BUDGET MATTERS SCIENCE AND ENGINEERING TECHNOLOGY
Taking Measure of Science and Technology Funding
While Defense Department budgets have ebbed and flowed this century, there has been relative consistency in one category: science-and-technology funding.
According to a June white paper from the National Defense Industrial Association’s Emerging Technologies Institute, Defense Department science-and-technology funding requests averaged $14.6 billion in real terms between fiscal years 2003 through 2015.
The report, “Investing in the Future: Trends in the Defense Department’s Science and Technology Funding,” stated that funding for science and technology has climbed steadily in recent years, corresponding with the department’s Third Offset strategy, the end of the Budget Control Act and the 2022 National Defense Strategy.
“Because the purpose of the [science-and-technology] portfolio is to lay the groundwork now to counter threats in the very long-term, this increase in funding indicates that DoD foresees long-term competition with great powers who are deeply invested in their own science and technology,” the report stated.
In other words, China has been making strides in developing new weapons, systems and materials, and the United States needs to keep pace with basic research, applied research and advanced technology development, collectively referred to as science and technology.
The Defense Department requested $16.5 billion in science-and-technology funding for fiscal year 2023, and Congress appropriated $22.4 billion. That is another trend highlighted in the report, which stated that since 2014, bipartisan majorities in Congress have plussed up the science-and-technology request from presidents of each party. In fact, it’s a wink-and-nod routine. The Defense Department underfunds science and technology in its annual request because Congress will add more — typically after berating department officials in hearings for underfunding it.
The department’s 2024 request is $17.8 billion. While far from official or final, a June 12 House Armed Services Committee’s chairman’s mark of the 2024 National Defense Authorization Act included $18.2 billion for science and technology.
While that is more than the department’s request, it is $4.2 billion less than Congress appropriated for 2023. That could be a function of the debt ceiling deal, which capped defense spending at $886 billion. That is $6 billion more than the department requested, meaning Congress has less loose change to spread around in 2024.
Still, the committee’s proposal — should it survive the legislative process — would be an 18 percent cut to science-and-technology funding, which is a lot for labs and research institutions to absorb.
The ETI report tees up several questions for which there are no easy answers. What is the “right” level of science-and-technology funding? What’s the best way to measure the impact of S&T funding to determine future funding? What can or should be done to end the dynamic of Congress boosting the Pentagon’s request each year? Historically, defense experts argued that science-and-technology funding should be 3 percent of the Defense Department’s topline budget. But with the soaring costs of big-ticket acquisition programs and near-term needs, the topline has been growing at a faster rate than science and technology, which has therefore been a decreasing percentage of the budget. Thus, that indexing method might not be of much value anymore.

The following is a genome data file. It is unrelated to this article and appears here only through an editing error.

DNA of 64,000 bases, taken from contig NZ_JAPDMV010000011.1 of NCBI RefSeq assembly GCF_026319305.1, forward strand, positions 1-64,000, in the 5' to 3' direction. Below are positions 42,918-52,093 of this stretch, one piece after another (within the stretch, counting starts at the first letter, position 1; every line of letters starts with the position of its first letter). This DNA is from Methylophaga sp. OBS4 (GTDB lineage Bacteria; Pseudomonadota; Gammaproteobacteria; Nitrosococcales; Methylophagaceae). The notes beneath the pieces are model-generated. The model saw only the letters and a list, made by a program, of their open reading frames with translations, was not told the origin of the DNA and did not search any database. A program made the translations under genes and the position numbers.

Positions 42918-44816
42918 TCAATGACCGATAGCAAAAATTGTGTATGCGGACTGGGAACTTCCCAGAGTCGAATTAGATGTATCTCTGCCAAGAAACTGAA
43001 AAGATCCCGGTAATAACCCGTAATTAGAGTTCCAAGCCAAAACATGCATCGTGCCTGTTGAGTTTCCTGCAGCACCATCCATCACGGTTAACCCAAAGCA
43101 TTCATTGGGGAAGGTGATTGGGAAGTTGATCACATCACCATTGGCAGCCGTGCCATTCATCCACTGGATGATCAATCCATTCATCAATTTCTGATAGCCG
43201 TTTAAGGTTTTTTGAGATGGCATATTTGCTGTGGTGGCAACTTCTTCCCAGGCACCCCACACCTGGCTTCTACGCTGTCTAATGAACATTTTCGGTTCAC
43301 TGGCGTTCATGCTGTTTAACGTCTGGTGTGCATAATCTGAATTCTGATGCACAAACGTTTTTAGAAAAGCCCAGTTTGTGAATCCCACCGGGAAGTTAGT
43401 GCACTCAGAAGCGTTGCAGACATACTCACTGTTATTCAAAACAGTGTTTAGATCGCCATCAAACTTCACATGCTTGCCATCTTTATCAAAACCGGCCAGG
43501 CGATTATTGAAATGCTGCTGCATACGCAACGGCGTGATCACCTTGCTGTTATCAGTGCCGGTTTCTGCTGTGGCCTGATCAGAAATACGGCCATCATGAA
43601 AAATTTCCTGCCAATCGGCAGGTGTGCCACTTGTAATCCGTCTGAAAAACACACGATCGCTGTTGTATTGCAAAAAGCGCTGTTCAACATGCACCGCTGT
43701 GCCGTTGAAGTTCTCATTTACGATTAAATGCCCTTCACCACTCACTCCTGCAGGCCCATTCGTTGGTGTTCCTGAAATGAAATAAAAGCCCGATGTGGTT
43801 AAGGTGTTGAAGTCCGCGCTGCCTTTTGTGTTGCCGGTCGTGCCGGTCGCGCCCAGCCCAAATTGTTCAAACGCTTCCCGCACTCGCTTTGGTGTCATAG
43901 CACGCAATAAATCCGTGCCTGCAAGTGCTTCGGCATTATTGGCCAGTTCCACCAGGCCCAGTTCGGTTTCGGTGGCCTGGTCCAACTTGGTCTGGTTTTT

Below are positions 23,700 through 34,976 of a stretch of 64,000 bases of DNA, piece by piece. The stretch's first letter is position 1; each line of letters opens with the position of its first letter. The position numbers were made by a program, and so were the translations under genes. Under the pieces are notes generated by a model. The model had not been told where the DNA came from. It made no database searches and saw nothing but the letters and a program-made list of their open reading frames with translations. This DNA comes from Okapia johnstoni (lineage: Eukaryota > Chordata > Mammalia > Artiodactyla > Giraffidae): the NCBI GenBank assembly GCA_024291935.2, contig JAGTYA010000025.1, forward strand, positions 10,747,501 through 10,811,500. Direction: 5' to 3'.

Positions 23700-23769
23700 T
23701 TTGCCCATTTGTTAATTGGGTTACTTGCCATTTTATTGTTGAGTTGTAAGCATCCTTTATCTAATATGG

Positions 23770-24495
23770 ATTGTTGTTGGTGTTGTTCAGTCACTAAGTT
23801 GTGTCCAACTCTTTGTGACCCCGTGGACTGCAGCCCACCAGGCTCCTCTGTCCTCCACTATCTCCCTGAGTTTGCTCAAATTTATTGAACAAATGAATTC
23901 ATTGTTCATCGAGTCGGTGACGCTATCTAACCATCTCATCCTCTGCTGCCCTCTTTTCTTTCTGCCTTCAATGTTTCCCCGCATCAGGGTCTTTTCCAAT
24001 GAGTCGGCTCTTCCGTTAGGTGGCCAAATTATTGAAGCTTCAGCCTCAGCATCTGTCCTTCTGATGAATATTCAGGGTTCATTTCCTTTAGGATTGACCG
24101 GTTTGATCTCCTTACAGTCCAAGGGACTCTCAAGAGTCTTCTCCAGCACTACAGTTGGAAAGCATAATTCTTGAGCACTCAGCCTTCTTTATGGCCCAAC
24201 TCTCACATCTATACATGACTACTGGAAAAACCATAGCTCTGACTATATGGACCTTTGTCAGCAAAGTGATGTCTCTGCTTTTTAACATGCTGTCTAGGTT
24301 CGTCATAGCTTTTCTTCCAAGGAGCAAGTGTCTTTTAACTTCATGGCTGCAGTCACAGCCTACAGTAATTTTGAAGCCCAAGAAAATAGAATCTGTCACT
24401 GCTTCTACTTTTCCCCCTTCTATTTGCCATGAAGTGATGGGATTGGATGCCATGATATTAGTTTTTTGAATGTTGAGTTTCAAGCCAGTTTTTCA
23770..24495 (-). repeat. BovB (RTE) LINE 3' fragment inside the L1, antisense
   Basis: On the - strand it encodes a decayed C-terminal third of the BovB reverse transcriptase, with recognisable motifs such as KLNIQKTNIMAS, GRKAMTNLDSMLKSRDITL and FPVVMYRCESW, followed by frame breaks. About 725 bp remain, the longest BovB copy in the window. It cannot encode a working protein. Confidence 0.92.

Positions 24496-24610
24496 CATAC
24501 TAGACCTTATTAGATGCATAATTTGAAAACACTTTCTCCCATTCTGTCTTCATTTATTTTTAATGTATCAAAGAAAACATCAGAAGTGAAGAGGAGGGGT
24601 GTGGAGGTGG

So, how to proceed?
Budgeting for F-35 or Columbia-class submarine procurement is relatively easy: multiply the number desired by the per-unit cost.
But in the case of early-stage research into developing new chemicals for missile propulsion or next-generation materials for stealth bomber coating, how much funding is enough? What is the minimum level needed to keep government and university labs busy experimenting with the technologies of tomorrow? Is there a funding saturation point?
Ultimately, the department and Congress need to establish metrics to track the outputs of science-and-technology inputs to guide funding levels. Language in the subcommittee on cyber, information technologies and innovation mark indicates that House Armed Services Committee members want metrics.
The proposed language directs the department to provide a report “detailing quantitative measures of effectiveness and performance to assess and track transition of science and technology projects from the initial stages of research and development to fielded technologies or capabilities.”
While that data could be used to support efforts to reduce the difficulty of transitioning technologies across the so-called valley of death, the data could also be a stalking horse to cut science-and-technology funding.
The implication is that poor transition rates mean science and technology is a poor investment. While transition is certainly a metric, it is hardly a definitive measure of the value of early-stage research.
Failure is a critical part of the innovation process. Not every dollar invested should lead to a fielded capability. Sometimes failures are necessary to course correct.
That makes the task of determining useful metrics for science-and-technology funding that much more complicated.
In the meantime, funding stability is critical, according to the ETI report. “Research institutions cannot easily absorb large injections of funding that may not be sustained due to the need to hire more researchers, patiently pursue technical achievements and build more laboratory and test infrastructure,” it said.
“They also cannot adapt to rapidly falling funding, which leads to project cancellations and an environment where research teams cannot take risks,” it added.
An 18 percent drop in funding for 2024 doesn’t sound like stability. ND